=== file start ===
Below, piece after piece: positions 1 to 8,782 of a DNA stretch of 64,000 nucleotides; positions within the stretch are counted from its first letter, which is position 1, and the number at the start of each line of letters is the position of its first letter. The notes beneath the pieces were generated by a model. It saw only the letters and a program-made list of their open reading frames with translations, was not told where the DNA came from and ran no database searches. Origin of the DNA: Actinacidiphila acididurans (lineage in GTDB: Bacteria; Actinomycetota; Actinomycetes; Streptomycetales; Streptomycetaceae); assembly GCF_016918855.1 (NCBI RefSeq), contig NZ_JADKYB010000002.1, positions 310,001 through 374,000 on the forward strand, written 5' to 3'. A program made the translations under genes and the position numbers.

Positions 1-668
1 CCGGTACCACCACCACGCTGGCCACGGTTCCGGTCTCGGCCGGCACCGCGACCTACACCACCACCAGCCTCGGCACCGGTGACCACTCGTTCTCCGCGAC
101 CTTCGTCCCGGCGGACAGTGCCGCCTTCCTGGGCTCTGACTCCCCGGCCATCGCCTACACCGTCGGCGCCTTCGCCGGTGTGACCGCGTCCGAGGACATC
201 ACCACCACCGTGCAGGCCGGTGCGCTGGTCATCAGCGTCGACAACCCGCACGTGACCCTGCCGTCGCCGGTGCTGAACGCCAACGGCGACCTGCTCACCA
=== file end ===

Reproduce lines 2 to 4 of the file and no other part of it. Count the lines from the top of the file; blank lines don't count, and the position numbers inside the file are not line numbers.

Positions 1-668
1 CCGGTACCACCACCACGCTGGCCACGGTTCCGGTCTCGGCCGGCACCGCGACCTACACCACCACCAGCCTCGGCACCGGTGACCACTCGTTCTCCGCGAC
101 CTTCGTCCCGGCGGACAGTGCCGCCTTCCTGGGCTCTGACTCCCCGGCCATCGCCTACACCGTCGGCGCCTTCGCCGGTGTGACCGCGTCCGAGGACATC